7 Create Your Name and Cover Art
Like an album cover for a band, you’ll need to choose a name for your podcast, as well as cover art. This information shows up in the podcast directory. You want something that will stand out among the other podcasts within the directories. Like a book cover, you want to ensure your podcast cover represents what your podcast is about. This can be a photo or art you’ve created.
In order for your podcast art to be accepted by most directories, you’ll need to follow specific guidelines. These include:
- A minimum of 1400 x 1400 pixels in size.
- .jpg or .png format
- Readable at 300 x 300 pixels
8 Host Your Podcast
There are tons of places you can upload your podcast. Some of the most major podcast hosting sites include iTunes and SoundCloud. We’ll cover some of the various directories here.
- SoundCloud: SoundCloud offers a free podcast option, as well as two paid options. Here you’re able to issue your podcast via RSS. Your podcast publishes to SoundCloud, make it easy to share it online.
- Amazon S3: This is a paid option. Amazon charges you based on storage and bandwidth. There is a free plan, but this would put a limit on your storage.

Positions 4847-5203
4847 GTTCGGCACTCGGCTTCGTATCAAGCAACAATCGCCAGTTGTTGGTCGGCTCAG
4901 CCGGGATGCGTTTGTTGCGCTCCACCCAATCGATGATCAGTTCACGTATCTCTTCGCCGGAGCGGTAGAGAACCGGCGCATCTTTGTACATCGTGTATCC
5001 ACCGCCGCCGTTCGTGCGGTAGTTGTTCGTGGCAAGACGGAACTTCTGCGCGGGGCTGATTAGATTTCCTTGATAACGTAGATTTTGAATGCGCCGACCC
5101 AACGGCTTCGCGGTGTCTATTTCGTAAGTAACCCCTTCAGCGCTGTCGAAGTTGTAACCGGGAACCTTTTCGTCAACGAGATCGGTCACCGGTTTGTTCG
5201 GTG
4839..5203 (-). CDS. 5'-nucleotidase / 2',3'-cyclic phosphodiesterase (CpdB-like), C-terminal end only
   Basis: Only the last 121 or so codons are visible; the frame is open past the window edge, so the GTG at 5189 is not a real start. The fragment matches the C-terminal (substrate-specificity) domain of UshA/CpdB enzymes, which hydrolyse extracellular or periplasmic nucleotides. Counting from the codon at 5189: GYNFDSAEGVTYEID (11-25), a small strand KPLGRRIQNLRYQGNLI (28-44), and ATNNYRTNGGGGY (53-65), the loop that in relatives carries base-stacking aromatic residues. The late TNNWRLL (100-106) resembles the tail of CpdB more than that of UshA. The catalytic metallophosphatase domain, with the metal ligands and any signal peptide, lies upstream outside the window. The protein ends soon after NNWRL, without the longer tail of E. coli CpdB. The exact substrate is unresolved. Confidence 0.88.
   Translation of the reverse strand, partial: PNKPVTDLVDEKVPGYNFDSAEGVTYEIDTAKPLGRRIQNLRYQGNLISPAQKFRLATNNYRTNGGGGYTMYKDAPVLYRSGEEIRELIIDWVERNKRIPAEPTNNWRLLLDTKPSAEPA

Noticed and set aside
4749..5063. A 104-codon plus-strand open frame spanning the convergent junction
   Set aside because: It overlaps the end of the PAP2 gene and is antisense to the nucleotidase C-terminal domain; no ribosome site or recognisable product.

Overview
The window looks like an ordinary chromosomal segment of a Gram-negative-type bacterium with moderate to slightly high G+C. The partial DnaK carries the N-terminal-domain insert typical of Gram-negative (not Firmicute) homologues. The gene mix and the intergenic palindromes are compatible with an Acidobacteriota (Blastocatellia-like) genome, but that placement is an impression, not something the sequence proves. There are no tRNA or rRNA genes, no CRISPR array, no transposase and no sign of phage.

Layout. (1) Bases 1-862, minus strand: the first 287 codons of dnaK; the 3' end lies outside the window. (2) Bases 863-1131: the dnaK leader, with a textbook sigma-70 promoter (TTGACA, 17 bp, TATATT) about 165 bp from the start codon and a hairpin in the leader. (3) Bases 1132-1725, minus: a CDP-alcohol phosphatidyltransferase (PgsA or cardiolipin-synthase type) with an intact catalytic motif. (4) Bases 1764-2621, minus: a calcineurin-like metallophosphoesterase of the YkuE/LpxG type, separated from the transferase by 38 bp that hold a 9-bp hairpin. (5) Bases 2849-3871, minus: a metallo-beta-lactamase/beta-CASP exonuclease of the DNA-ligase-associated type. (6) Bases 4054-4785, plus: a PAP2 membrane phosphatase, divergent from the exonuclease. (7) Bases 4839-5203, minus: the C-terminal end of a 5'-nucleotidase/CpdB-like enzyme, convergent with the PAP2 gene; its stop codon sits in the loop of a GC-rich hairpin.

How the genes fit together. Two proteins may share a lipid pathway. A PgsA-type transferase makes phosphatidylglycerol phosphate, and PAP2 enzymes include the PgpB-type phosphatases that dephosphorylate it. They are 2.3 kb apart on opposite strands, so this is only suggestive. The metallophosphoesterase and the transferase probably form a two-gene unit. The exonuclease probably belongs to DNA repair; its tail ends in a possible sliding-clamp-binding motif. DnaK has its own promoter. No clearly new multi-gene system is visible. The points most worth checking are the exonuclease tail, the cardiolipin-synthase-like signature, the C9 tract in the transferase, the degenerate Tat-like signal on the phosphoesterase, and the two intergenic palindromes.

- Fireside: Fireside offers a plan for $19 a month. This plan includes unlimited storage, downloads, and episodes, as well as analytics. It also offers you a website on which you can host your podcast.
- iTunes: iTunes is one of the biggest podcast hosting sites available, as well as the most popular. Simply copy and paste your RSS feed URL into the form provided, and you’re all set.
While most of these options have their own upload process, there are a few basics you should follow:
- Use the name of your podcast when you upload it. This should be the podcast’s title.
- Upload your cover art.
- Make sure all sections of your profile are filled in. Most of this information you can pull directly from your metadata.
- Upload your MP3 file and check it to make sure it sounds correct on the platform.
If you’re just starting out, you may want to wait to upload your podcast until you have a few episodes created. Uploading one episode without the others prepared may result in a long wait for your listeners. Plus, it’s less likely you’ll gain more followers if you only have one episode.
9 Uploading Your Podcast to WordPress
For complete control over your brand, you may consider uploading your podcast directly to your WordPress website. In order to upload your podcast to your WordPress website, you’ll need a plugin. There are plenty of WordPress plugins to help you do this. We’ll cover a few of them here.
- Blubrry Power Press: If you’re already hosting on a big name podcast hosting site, like iTunes or Google Play, this is the plugin for you. You’re able to create several podcast channels directly from your WordPress website.
- Seriously Simple Podcasting: This plugin definitely earned its name. It’s simple for beginners who are still learning how podcasts work. Its simple setup and easy to use navigation makes it easy for the beginner. Users can also customize their experience.
- Libsyn Podcast Plugin: One of the many popular podcast hosting sites, Libsyn also offers an easy to use podcast plugin for WordPress users. This plugin helps keep your RSS feed updated while making it easy to store files. All your files are stored on their servers.